Language Matters Workshop, 12 June 2018, Manchester

From Sian Furlong-Davies, Director of the Careers Service, Aberystwyth University

 

Opening remarks by Sandy Grom of the Department of DCMS

Noted the two key elements of the Shadbolt Review were:

  • Need for increased careers advice for Undergraduates so that they recognise the opportunities on offer to them and take full advantage of the chance to develop ‘soft skills’
  • Importance of working on commonality in language that is used across all sectors to make things clearer to all concerned

Result of this has been the Language Matters project to develop experiences via collaboration that will meet industry needs and make university courses more relevant.

Opening comments by Bob Clift of the Tech Partnership

Many years ago employers got together to define the perfect graduate, who would have the following skill set: 25% in equal measure of technical skills, project management and interpersonal skills.  In a recent review of this with a range of employers the discussion focused entirely on interpersonal skills for over 20 minutes.  Belief was that all other elements could be taught to new recruits provided they had the interpersonal skills as a starting point.

University Approach, provided by Liz Gorb of MMU

Focused on how successful the Degree Apprenticeships have been at MMU and the use of Digital & Technical Solutions as a job/course title rather than Computer Science has resulted in greater diversity (percentage of females on the Degree Apprenticeship is higher than on most full-time degrees).  No reference was made to how full-time degrees can be adapted to be more inclusive and match industry needs.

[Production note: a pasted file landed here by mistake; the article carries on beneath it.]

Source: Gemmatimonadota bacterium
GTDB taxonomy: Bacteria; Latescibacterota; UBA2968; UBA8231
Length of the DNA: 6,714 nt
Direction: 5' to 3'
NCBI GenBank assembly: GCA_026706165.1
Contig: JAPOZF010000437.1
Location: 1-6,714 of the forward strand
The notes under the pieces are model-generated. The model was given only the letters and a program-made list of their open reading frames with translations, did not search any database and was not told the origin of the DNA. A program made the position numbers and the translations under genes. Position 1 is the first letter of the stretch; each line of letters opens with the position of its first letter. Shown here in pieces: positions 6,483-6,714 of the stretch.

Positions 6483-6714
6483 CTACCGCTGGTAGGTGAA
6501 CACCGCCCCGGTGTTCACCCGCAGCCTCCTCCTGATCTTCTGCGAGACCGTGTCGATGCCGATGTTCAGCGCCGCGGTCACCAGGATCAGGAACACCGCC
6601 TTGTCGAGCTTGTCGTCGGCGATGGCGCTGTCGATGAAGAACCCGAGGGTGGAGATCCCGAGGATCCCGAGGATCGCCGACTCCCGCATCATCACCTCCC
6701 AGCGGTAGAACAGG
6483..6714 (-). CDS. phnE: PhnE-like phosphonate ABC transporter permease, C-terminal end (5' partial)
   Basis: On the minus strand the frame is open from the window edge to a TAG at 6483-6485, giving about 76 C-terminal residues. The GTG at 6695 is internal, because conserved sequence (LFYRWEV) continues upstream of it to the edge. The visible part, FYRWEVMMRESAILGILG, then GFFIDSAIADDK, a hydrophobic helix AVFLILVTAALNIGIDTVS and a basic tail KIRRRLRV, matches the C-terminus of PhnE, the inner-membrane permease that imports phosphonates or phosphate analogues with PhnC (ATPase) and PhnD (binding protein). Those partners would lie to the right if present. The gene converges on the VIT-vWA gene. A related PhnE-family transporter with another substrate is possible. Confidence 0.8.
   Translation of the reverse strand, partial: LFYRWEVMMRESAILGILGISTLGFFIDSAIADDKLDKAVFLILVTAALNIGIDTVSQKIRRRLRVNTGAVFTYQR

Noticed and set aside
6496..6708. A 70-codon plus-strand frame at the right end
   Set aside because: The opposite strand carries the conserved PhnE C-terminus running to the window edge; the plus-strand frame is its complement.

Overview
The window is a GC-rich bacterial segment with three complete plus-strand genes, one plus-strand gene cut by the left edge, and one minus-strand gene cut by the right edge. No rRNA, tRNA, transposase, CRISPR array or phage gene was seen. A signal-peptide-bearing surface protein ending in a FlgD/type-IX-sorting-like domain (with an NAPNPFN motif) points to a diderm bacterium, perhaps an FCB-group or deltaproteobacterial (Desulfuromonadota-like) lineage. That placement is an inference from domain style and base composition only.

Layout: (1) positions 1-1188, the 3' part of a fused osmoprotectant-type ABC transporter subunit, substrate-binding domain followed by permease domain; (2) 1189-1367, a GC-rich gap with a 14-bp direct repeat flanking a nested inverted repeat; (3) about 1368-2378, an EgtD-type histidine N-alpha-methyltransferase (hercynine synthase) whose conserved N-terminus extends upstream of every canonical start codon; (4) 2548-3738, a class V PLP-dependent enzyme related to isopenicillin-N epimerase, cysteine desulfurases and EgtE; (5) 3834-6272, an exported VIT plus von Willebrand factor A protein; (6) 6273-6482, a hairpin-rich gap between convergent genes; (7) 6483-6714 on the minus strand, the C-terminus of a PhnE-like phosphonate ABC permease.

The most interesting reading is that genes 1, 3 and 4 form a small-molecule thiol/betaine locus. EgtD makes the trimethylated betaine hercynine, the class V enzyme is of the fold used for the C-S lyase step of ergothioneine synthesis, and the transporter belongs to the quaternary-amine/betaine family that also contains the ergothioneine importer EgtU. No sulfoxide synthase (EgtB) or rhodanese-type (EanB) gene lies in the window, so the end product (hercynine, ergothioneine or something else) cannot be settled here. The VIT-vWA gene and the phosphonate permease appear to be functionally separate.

Industry Approach provided by Lynne Makinson-Walsh of Dreamr and Ken Barker of NHS Digital

Lynne – challenge is to get people who can talk to clients.  Technical skills obviously useful but prefer to have people who can “hit the ground running” and who are self-aware.  Creativity is essential to make a good programmer.  To solve their recruitment issues they have softened their job specifications, noting clearly that all should apply even if they don’t meet all the criteria noted.  They look for passion and real interest.

Ken – curiosity and resilience are the main abilities they look for in recruits.  As an organisation they have to consider what kind of people do (and will) they need in order to progress, as opposed to what skills do (will) they need.

 Overall comments

  • There was not much new information presented. The university focus just on degree apprenticeships didn’t address making an active difference across the bulk activity of academia or how to engage employers in influencing the majority of the curriculum.
  • A question was raised as to who were the influencers – parents, academics, careers staff, peers? Suggestion that using different media to get the message across as to what digital really means might have more impact on getting young people interested in this as a career area rather than expecting them to come and talk to employers in more conventional ways – fairs, events etc.  Changing language was all well and good provided the Graduate Outcomes Survey job coding system took this into account and was able to accurately reflect graduate/professional level careers from a modern perspective, as opposed to difficulties with the SOC codes in current use.
  • Impact of using LEO data in the TEF is problematic with the changing scenario of recognising educational outcomes are varied and qualitative; its specific focus on salaries does not allow for a broader range of educational outcomes to be recognised (this comment made in response to Bob’s closing remarks noting graduates need to consider culture and ethos of companies too and find the right fit in terms of that as well as job roles).